Burning cims while running velocity control with talon srx

I will be checking my code soon but… We attended our first offseason for the year at Wings Over Camarillo Air Show. After few rounds in, we felt our motor acting weird and found out that it was heating up along with the wires that connected the motor to talon srx. So we switched over to power control which then the problems did not reoccur. If anyone have any idea on what could have caused this, or maybe went through the same problem, I would love to know about it. If I ever find the cause of the problem or fix, I’ll post an update about it. But, as for the information on the code, it was the same code that we used during the actual season and did not have any problems with.

There are a lot of possible branches to the troubleshooting here, but we will need a lot more information:

What was the motor used for? Was this a drivetrain motor or a mechanism motor? Was it used in a gearbox with other motors or was it the only motor used for that motion? Is there any feedback control on the speed or position of the motor?

2 Likes

Totally with @wgorgen here - need more input.

Trying to read between the lines (singular motor), I’m guessing it was the only motor doing a specific function on a mechanism. The symptom that the wires as well as the motor got hot indicates that it was drawing a lot of current. The most obvious cause of this that would be resolved by switching to “power control”, but which power control would not change your performance significantly would be that you were pushing the mechanism against its stops.

(I’m also guessing that power control either means limiting the top throttle value in code, or current limiting.)

The motor was being used for drivetrain. 2 motors per gearbox.
It seemed that only one of the two motors started getting hot for both left and the right side.
and yes, we were running velocity control through talon.

I’ve never had the opportunity to run SRX’s in velocity mode, so take what I have to say with a grain of salt, but it sounds like you might only be running one motor on each side, or at the very least one motor is doing proportionally more work than the other. It could be that how you have the controllers slaved together was not correct. An easy way to check this would be to output, or check the log of, the current draw of each motor. They should be within about an amp of each other.

1 Like

That sounds strange - the most likely explanation is that the other two motors weren’t running at all, or at lower or reversed throttle. Does the system actually run if you unplug the two “hot” motors and leave the other two connected? Do the throttle lights for the two controllers on each side give the same color and blink time?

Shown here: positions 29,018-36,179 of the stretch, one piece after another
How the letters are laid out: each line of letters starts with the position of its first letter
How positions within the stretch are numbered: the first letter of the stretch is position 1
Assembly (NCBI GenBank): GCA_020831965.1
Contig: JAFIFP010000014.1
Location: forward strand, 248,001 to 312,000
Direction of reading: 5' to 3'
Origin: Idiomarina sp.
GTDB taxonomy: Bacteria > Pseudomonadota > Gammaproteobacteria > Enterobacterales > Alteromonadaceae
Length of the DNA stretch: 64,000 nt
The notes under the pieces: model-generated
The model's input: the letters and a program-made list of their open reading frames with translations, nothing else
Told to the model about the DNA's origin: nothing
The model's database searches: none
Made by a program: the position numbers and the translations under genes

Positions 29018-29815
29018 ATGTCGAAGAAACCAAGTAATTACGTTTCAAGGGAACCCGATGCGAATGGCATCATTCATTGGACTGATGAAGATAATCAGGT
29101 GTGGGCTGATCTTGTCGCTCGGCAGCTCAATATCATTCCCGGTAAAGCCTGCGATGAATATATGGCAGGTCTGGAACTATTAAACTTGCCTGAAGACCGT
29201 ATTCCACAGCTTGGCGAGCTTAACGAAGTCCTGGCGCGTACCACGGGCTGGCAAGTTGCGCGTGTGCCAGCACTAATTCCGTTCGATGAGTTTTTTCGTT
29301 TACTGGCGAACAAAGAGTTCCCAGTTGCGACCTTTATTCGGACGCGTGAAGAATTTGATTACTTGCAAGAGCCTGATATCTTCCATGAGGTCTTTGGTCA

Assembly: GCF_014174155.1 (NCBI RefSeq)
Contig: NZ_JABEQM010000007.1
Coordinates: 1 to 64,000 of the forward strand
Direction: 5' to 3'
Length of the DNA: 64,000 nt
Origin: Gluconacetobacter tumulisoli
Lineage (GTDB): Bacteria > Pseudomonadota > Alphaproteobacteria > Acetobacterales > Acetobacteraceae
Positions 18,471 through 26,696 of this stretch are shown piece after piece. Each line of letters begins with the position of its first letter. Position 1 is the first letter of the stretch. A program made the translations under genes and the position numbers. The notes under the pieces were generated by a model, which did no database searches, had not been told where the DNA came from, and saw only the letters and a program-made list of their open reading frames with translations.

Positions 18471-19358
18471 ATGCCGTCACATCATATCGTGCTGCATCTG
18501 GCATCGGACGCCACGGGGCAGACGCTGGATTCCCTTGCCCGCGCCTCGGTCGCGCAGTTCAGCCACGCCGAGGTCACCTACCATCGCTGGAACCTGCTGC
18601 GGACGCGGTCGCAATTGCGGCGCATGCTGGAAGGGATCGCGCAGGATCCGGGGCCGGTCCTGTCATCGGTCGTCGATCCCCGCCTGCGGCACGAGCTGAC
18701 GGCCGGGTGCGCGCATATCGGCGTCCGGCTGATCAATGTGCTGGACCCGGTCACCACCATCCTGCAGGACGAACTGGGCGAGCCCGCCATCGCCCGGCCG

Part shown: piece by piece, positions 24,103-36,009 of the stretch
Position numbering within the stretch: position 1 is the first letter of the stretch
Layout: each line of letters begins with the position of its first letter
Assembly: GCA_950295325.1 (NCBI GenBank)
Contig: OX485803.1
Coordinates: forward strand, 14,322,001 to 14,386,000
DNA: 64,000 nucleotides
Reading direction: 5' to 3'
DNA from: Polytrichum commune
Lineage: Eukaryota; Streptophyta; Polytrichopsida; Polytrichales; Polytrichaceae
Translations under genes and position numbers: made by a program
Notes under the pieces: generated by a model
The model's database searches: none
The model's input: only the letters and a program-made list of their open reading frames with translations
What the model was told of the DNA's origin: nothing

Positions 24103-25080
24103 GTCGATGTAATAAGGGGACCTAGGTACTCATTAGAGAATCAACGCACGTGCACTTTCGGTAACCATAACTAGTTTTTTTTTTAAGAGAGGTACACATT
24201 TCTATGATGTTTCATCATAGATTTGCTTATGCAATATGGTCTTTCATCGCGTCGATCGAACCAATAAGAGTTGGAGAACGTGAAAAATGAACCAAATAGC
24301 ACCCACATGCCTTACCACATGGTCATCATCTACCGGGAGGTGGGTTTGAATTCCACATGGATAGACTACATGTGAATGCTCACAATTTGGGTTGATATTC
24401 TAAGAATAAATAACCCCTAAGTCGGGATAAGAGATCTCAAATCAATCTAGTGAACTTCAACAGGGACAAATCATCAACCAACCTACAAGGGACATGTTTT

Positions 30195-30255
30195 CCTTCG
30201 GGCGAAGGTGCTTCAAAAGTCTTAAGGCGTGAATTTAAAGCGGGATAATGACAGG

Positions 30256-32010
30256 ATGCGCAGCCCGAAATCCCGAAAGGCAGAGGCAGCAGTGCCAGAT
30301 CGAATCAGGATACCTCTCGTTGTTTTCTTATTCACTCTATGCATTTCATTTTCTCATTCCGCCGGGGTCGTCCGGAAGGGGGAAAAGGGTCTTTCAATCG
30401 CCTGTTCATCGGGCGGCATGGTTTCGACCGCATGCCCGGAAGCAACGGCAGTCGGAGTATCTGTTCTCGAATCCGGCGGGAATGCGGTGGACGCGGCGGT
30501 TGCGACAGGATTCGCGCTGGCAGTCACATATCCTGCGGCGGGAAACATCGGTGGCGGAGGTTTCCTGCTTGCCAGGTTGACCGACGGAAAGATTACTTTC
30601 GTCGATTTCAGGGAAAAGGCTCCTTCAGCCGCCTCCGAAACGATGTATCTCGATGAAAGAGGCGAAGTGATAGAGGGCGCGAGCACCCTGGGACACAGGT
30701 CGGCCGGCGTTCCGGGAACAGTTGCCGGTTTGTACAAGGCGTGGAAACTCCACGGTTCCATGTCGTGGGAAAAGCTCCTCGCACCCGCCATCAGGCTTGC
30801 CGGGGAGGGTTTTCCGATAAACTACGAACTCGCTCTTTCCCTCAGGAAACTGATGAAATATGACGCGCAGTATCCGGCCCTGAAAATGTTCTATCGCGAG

Having heard similar issues to this before, I recommend swapping out the speed controller entirely. I honestly don’t know enough about the subject to explain the problem itself, but I have run into similar issues with motors drawing far too much current due to electrical problems within the speed controller itself.

In build season this year, 2791 would hold regular drive practices and commonly found that after a couple of minutes, one motor would be burning hot and its power would decrease over time, causing the robot to not drive straight. Give it some time though, and it would cool down and function normally. We tried a lot of fixes but wound up just swapping out the SRX entirely and that seemed to have solved it. Swapping motors did not address the problem, nor did changing control modes within the code.

2 Likes

We did test all those things, for the process of elimination. We even took out the motors from the gearbox to test them out. It seemed that everything worked fine except when we ran velocity control on the robot with both motors connected.

This is very interesting. We will test with different SRX to see if it gives the same result as you guys.

Are you slaving one motor controller to the other per side? If they are separate they can be inconsistent.

1 Like

Adding to this, if you only have 1 encoder per side, and you aren’t slaving, velocity control might not work the way you expect. Sending a set() velocity command to a motor controller without an encoder on it will result in interesting results.

yeah, one is set to follower while the other one does the actual pid. Funny thing is, we ran the robot again last week and it didn’t heat up what so ever…